Cost may be shared with water district
Oct. 1, 2009
By Greg Elias
A rusting water storage tank built when Lyndon Johnson was president could be torn down and replaced with one big enough to keep water smoothly flowing to homes and businesses for the next 20 years.
That’s the conclusion of a study of Williston’s water supply system. During last week’s Selectboard meeting, a consultant hired by the town and a representative from the Champlain Water District presented the study, which outlines improvements that would add more than 300,000 gallons of storage capacity.
Williston, like other Chittenden County municipalities, is served by CWD, which draws water from Lake Champlain. But to maintain consistent pressure, water is stored in tanks before flowing to taps.
The town has three tanks. The one off Tower Lane near the Interstate 89 rest stops, built in 1968, needs expensive repairs. So CWD is instead considering replacing it with a new tank at a different site — with the town’s financial help.
“We’re playing with the numbers to try to see what benefits both parties,” Dick Pratt, chief engineer for the water district, told the Selectboard.
Because of the expense of fixing the old tank, it may make more sense to tear it down and replace it with a bigger one that would add enough capacity to serve Williston until 2028, he said.
A study by the Essex Junction-based engineering firm Forcier Aldrich & Associates recommended as the preferred alternative a new tank tucked away on a wooded site along Amber Lane, which is off Old Stage Road. Other sites considered were along Ledgewood Drive and Gov. Chittenden Road, as well as at the old tank’s location.
Additional capacity is needed to accommodate anticipated growth over the next couple of decades, the study said. New developments are in the pipeline, most notably Finney Crossing, a 356-unit residential and commercial development just east of Taft Corners.
More storage capacity won’t come cheap. Including upgrades to pipes and pumps, it will cost about $1.2 million to replace the Tower Lane tank with a new 652,000-gallon tank, the study said. Another option is to fix the old tank and build a new 350,000-gallon tank next to it for a total cost of $975,000.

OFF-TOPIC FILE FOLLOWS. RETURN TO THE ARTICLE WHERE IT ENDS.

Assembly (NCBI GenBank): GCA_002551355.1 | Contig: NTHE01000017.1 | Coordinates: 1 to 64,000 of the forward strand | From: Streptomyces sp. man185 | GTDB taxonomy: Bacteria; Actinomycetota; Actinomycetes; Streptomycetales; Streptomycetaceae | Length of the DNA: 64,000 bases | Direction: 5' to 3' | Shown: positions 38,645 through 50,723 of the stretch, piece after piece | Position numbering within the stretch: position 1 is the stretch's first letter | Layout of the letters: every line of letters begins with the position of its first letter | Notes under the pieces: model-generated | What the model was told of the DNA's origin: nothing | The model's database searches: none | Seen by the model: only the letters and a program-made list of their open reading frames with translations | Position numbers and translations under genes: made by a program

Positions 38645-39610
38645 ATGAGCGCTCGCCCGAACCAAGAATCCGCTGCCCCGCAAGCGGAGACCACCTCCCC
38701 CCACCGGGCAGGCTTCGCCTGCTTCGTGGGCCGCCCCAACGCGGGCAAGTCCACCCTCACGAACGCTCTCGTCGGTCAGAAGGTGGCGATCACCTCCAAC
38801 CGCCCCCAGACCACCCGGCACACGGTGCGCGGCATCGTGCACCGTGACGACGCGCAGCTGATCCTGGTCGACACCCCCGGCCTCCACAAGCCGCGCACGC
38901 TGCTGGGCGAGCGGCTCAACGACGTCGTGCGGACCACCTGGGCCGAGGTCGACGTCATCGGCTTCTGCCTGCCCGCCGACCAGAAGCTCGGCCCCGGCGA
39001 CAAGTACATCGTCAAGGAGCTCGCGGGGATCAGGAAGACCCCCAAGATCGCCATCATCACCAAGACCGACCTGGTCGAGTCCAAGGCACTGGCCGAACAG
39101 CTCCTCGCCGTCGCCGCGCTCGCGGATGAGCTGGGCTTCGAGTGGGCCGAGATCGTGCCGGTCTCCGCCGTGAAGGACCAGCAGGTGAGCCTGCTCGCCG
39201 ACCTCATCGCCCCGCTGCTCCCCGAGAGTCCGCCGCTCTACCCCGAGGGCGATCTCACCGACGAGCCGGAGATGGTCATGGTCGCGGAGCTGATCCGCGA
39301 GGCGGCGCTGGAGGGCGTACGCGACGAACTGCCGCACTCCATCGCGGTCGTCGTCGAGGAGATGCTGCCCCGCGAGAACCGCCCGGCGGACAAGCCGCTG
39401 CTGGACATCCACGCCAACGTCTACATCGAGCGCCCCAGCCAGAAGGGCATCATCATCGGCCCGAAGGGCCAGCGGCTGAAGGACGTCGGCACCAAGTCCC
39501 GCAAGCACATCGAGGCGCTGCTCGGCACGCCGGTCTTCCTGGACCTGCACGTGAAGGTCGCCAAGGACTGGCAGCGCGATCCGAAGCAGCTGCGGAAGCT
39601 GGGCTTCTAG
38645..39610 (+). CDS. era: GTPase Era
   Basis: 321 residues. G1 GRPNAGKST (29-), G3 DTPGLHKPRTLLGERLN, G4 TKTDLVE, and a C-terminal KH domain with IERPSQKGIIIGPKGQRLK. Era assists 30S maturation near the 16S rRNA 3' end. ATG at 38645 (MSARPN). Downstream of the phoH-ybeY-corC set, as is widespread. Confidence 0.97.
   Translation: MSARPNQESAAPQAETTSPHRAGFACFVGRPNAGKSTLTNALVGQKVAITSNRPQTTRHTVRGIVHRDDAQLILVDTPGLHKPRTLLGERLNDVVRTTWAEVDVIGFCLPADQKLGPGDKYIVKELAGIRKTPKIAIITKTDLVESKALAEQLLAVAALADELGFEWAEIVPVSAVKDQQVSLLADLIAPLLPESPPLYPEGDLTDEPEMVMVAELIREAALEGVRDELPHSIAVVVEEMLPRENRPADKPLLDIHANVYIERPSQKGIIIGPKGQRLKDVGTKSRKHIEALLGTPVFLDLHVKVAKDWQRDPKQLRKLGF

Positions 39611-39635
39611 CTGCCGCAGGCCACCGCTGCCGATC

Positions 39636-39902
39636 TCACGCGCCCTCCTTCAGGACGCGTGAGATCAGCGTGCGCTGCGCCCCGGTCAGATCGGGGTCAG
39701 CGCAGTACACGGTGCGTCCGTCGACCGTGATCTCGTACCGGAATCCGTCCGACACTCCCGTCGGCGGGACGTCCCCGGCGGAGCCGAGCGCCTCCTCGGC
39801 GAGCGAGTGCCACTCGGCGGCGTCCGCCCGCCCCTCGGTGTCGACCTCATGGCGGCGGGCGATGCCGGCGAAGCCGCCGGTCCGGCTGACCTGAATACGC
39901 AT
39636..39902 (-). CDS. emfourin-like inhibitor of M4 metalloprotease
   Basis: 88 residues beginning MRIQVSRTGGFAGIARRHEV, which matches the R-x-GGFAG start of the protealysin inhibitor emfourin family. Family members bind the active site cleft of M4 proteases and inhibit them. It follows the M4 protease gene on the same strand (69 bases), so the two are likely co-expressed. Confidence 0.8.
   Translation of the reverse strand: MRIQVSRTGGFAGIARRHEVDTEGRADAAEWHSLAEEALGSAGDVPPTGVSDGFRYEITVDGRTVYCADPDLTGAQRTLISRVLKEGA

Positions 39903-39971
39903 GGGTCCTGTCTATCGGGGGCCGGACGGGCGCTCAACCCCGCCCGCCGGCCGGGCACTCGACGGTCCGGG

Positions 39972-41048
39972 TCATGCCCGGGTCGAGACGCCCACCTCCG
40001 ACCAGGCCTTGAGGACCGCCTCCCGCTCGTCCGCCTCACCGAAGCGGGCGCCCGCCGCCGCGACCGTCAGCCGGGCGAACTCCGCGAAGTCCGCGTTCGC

Local municipalities have traditionally shared the infrastructure costs associated with supplying water to residents, said Williston Public Works Director Neil Boyden. The town in the past paid for capacity upgrades such as water tanks, then turned ownership over to CWD, which is then responsible for their upkeep.
The study suggests that the town and CWD could share the cost this time, with the water district putting some of the money it would have spent repairing the old tank toward the new tank.
In any case, revenue from municipal property taxes would not be used to fund the project, Boyden said. Instead, funding would come mainly from sewer connection fees paid by developers when new homes or commercial buildings are built.
The town and the water district have for some time wondered what to do with the old elevated storage tank, which Pratt called the “black sheep” of CWD’s system.
The old tank could continue to be maintained indefinitely, said Wayne Elliott, Forcier Aldrich & Associates vice president.
“It just depends on how much money you want to put into it,” he said.
The study showed that it would cost more than $500,000 to completely restore the tank. Minimal repairs priced at about $100,000 would extend its life by five to seven years.
The town is now just shy of the amount of storage capacity required by the state. Williston must keep one day’s worth of water in storage to serve residents and business, plus enough to fight fires. About 52,000 gallons of additional storage is needed in the so-called “high service area” to meet the requirement, according to the study.
The urgency of dealing with the capacity issue has lessened due to the recession, Elliot said, with water use by businesses down and the pace of new development slowing. But he thinks within the next two to three years Williston’s storage capacity will become a “much more critical” issue.
No decision was made by the Selectboard. Boyden said the town should move as soon as possible to strike an agreement with the owner of the Amber Lane property lest it lose the site.